Thursday, December 06, 2007

Torture and Positions of Responsibility.

US Judge Richard Posner has been quoted for saying:
"only the most doctrinaire civil libertarians (not that there aren't plenty of them) deny [that] if the stakes are high enough, torture is permissible. No one who doubts that this is the case should be in a position of responsibility."*
While I find it discouraging that Posner, and other legal scholars such as Alan Dershowitz, embrace this view of the legal and moral permissibility of torture, its actually the second part of the quote that I find most interesting. What is expressed here, in the context of torture, is essentially a McCarthyan idea, i.e. that individuals holding convictions deemed to be dangerous should be prevented from holding positions of responsibility.

While Posner may only consider positions of high public office as 'positions of responsibility', it's not clear that he is not also speaking of other positions of public office, such as military officers, police officers, school teachers or even postal workers. This later position was, after all, the one adopted in Germany under the 'Anti-Radical Decree' of 1972 and the issuing of berufsverbot orders.

It would become apologists for the use of torture not to make such sweeping statements as the one qouted above.
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*Quoted in Levinson, Sandford, 'The Debate on Torture: War Against Virtual States,' 50 Dissent (Summer 2003).

3 Comments:

At 07 December, 2007 16:19, Anonymous Charles said...

Hey Torsten,

I don't advocate the user of torture. I think that it is abhorrent and puts us in the same league as terrorists. However, I do disagree with the whole idea of McCarthyism being an entirely negative principle. Personally, McCarthy has gotten a bad rap over the years (justifiably in some instances), specifically by the left, but I feel history has exonerated a true American Patriot. Communism, as inspired by the Soviets, was a clear and present danger, especially as their were so very many who sympathized with the communistic ideals.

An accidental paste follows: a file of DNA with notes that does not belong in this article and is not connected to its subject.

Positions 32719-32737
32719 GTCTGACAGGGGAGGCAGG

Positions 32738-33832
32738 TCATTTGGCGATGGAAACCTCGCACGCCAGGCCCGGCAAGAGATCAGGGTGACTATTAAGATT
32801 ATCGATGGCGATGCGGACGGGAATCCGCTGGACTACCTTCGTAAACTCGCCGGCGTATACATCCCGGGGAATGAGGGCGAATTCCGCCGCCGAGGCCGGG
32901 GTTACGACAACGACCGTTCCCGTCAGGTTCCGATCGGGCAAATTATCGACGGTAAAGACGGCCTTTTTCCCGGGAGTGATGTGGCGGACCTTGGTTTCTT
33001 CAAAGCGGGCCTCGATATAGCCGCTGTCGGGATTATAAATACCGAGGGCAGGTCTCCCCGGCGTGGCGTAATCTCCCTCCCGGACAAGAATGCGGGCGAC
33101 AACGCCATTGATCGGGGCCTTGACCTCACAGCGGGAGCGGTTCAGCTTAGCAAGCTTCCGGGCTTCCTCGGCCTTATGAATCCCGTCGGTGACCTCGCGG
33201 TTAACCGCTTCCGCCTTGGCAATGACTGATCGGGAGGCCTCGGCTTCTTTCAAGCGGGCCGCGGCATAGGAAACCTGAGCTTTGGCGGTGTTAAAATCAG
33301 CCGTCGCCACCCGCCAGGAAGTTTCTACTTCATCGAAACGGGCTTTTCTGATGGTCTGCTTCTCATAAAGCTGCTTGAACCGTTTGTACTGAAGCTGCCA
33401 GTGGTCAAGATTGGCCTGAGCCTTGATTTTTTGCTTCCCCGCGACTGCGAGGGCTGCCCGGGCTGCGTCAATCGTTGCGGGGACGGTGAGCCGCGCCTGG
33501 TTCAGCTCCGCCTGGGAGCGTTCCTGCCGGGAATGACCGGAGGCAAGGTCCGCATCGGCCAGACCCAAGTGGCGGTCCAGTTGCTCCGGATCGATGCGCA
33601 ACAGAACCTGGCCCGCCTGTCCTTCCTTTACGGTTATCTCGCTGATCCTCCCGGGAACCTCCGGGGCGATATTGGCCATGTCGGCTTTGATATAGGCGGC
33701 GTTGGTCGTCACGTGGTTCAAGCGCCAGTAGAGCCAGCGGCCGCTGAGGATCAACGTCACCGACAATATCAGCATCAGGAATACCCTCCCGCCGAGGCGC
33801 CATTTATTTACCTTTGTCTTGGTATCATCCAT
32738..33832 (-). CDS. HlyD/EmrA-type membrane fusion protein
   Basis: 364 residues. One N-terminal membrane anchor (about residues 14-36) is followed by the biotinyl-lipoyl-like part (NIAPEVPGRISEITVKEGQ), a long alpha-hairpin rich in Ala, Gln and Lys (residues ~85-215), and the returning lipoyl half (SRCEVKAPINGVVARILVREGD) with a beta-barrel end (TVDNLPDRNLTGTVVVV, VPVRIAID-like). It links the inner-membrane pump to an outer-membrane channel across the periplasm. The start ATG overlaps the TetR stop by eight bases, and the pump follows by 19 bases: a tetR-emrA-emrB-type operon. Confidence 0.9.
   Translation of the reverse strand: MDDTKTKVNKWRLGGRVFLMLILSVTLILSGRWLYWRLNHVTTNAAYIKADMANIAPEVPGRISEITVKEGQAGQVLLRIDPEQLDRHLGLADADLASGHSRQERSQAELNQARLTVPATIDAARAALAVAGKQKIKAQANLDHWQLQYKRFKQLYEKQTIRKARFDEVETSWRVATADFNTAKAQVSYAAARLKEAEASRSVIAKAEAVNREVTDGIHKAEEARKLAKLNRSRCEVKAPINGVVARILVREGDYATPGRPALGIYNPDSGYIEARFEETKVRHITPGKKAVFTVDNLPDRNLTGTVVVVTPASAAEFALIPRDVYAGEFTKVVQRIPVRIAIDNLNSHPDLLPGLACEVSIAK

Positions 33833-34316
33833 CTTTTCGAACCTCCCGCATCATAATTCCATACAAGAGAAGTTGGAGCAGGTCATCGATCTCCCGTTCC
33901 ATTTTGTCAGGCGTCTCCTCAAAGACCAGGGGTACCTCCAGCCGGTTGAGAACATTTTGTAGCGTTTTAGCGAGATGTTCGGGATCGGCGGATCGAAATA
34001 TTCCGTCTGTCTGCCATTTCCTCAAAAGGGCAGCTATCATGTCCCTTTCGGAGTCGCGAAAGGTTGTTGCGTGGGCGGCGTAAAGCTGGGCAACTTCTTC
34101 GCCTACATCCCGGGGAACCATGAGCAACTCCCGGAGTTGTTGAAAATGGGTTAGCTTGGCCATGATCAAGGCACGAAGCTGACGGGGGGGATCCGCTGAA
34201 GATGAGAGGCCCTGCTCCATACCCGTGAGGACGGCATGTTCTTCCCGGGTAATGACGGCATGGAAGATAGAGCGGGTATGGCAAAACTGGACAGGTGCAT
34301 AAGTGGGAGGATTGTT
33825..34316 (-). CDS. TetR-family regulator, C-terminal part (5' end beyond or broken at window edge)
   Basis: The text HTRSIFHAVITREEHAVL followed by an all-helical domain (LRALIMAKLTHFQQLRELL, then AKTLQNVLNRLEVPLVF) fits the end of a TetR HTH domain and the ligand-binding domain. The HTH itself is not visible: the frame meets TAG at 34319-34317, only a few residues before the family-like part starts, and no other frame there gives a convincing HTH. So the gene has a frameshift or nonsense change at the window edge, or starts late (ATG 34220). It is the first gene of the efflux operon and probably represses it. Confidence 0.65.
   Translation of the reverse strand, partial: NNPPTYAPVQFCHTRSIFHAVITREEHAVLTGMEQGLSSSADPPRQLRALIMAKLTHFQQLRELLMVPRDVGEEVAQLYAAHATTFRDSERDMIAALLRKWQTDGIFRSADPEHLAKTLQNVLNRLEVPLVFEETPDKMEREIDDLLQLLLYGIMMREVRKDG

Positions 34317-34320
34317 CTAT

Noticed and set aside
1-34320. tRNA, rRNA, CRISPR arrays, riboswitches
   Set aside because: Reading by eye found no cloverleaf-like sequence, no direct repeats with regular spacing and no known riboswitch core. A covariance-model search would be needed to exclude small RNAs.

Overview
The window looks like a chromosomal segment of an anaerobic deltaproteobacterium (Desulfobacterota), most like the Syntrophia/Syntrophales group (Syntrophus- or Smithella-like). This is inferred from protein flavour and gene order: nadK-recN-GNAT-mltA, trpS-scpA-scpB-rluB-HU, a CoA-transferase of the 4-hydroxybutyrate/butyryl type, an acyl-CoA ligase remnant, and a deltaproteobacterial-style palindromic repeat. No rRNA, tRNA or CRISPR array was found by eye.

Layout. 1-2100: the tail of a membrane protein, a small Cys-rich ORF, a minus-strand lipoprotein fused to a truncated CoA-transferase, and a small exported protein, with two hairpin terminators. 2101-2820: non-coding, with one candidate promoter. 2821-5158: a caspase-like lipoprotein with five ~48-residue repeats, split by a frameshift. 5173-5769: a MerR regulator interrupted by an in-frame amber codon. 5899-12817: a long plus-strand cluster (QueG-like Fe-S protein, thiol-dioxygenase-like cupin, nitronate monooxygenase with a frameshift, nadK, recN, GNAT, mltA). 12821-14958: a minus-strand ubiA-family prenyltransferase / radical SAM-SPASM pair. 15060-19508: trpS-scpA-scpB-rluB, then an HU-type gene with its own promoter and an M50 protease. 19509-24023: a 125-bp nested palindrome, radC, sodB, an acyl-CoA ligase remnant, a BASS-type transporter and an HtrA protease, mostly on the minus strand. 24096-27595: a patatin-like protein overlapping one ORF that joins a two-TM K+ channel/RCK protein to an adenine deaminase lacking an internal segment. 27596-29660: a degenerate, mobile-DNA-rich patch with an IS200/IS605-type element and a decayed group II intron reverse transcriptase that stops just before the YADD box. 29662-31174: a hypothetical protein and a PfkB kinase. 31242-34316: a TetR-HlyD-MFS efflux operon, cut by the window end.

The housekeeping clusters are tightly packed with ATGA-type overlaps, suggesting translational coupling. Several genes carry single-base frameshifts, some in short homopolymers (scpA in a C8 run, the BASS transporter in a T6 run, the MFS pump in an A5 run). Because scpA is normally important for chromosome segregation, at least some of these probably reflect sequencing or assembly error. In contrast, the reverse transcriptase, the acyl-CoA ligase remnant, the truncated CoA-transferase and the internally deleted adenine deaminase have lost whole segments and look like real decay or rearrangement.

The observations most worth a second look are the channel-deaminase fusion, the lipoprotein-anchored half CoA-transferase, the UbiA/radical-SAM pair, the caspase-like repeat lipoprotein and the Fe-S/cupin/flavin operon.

Personally, I would not want those with dangerous affiliations that go entirely against the fabric of American society and the constitution, to be elected to office. But that is another argument. :-)

By the way, I took down my acommonjourney.com website. Just couldn't keep up with it. I have created some stuff in blogspot, but not sure if I will do anything with it.

One last thought, what did you think of Mitt Romney's Faith in America speech - a speech on religious liberty? You can watch it at http://www.mittromney.com. I would be curious as to your thoughts.

Merry Christmas!

 
At 08 December, 2007 21:38, Blogger Torsten Pedersen said...

Hi Charles, yes I've seen that you've discontinued 'a common journey', which I'm sorry for but completely understand. A blog requires time, energy and purpose (although the later has always been missing from my blog ;-)... )

Your right, communism was, in the immediate aftermath of the Second World War, an ideology that posed a real threat to the West. A fact often overlooked when evaluating McCarthy and his era.

I used the word McCarthyan (if that is even a word) because McCarthyism has taken on a meaning that covers more than merely the conduct of McCarthy. For me McCarthyism can refer to any attempt to destroy a perceived 5th column, by denying individuals holding certain convictions, from working in public positions.

McCarthy, whatever his other merits or demerits, may be, will always be associated with such policies.

 
At 09 December, 2007 14:20, Blogger Torsten Pedersen said...

Charles, concerning Romney's speech. I have written a comment on his speech as a separate blog post, as you undoubtedly have noticed.

Since it took me the most of 5 hours to write I decided to elevate it to separate post ;-).

 

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